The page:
Photo: Porsche

When Porsche confirmed that the 2018 911 GT3 will indeed come with a manual gearbox, we were all very excited about a car that most of us can’t afford. The only problem is that Porsche is going to charge you the GT3 premium for what should be the cheaper gearbox.

Several outlets, including Car and Driver, got all pumped up when Porsche said that the manual transmission will be a “no cost” option on the next GT3. The thing is, on all Porsche 911s that have three pedals, the manual has always been a “no cost” option—the base price. It’s the automatic PDK that will run you an extra $3,250. That makes perfect sense, as relatively low-tech and old-school manual transmissions are typically much cheaper to produce, especially compared to the excellent engineering that goes into Porsche’s PDK.

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For example, a base 911 Carrera has a starting price of $89,400. If you choose the PDK, the price goes up. In regards to the GT3, what Porsche is saying is the base price will not change regardless of the transmission you choose. However, given that the current MSRP of the GT3 is $144,650 already includes the cost of the PDK, if you want a stick you will have to pay that PDK premium anyway.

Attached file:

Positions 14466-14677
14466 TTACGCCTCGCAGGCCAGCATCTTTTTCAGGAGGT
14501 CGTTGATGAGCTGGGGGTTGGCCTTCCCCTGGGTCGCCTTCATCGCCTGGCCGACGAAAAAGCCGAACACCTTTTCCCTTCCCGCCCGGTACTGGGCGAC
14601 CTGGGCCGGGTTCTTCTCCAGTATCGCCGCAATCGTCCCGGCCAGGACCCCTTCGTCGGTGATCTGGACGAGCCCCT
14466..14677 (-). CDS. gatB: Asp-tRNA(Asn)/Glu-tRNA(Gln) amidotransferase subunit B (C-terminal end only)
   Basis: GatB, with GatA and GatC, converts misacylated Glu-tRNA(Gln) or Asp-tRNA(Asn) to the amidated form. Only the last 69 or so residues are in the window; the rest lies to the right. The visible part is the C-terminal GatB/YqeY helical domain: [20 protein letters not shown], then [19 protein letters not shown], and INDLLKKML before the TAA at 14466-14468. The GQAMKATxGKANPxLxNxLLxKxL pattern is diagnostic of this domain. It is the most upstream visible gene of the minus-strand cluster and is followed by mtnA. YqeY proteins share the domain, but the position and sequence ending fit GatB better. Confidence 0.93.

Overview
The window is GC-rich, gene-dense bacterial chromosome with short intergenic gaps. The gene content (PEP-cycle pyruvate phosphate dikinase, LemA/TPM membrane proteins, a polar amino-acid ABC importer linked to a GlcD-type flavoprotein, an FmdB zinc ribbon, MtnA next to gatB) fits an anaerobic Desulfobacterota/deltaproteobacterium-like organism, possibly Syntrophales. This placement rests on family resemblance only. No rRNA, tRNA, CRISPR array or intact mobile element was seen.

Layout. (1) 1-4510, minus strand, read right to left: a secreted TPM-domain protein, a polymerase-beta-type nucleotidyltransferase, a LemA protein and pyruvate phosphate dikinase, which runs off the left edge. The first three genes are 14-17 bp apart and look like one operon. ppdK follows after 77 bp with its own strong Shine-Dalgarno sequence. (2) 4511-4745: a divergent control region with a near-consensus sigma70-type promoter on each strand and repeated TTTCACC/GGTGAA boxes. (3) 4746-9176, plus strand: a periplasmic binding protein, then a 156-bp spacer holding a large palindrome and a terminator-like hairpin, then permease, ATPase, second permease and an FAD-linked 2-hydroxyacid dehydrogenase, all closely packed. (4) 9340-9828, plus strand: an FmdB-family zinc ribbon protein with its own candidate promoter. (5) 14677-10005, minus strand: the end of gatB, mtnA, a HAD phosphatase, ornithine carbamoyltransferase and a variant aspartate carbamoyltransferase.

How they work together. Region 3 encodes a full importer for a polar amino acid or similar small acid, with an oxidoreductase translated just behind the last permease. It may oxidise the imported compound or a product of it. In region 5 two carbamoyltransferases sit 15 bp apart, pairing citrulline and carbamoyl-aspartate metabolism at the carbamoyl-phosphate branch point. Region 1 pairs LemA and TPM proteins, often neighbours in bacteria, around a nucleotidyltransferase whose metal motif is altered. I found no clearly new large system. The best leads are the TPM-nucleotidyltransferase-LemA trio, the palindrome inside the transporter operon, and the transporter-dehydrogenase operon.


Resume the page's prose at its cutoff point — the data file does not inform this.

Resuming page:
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If Porsche was really not charging you extra for the three-pedal option, then it would do what it does on all other manual 911s: the base price of the next GT3 would be reduced by $3,250 for the manual and held at the same $144,650 for the PDK.

Now you could make the argument that the six-speed manual does cost Porsche some money because it’s different than the seven-speed stick found in the rest of the 911 range. However! The six-speed was already developed for the 911 R, and is rumored to replace the seven-speed manual in the next generation 911.

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You’d think that production costs have already been absorbed, and that Porsche doesn’t need to effectively charge $3250 to make a profit.

As an aside, I would also like to point out that the manual option is strangely absent from the current configurator for the all-new GT3.

However, Porsche’s website seems to have a glitch right now that only allows you to either build a GT3 or 911 R and no other 911, so I’ll assume that Porsche is working out some bugs.

At the end of the day, the type of buyer who is dropping over $140,000 on a 911 isn’t going to split hairs over a few grand. They’ll probably even recoup that investment by a much larger margin when it comes to resale value, but the fact remains that manual GT3 should be cheaper than the PDK version.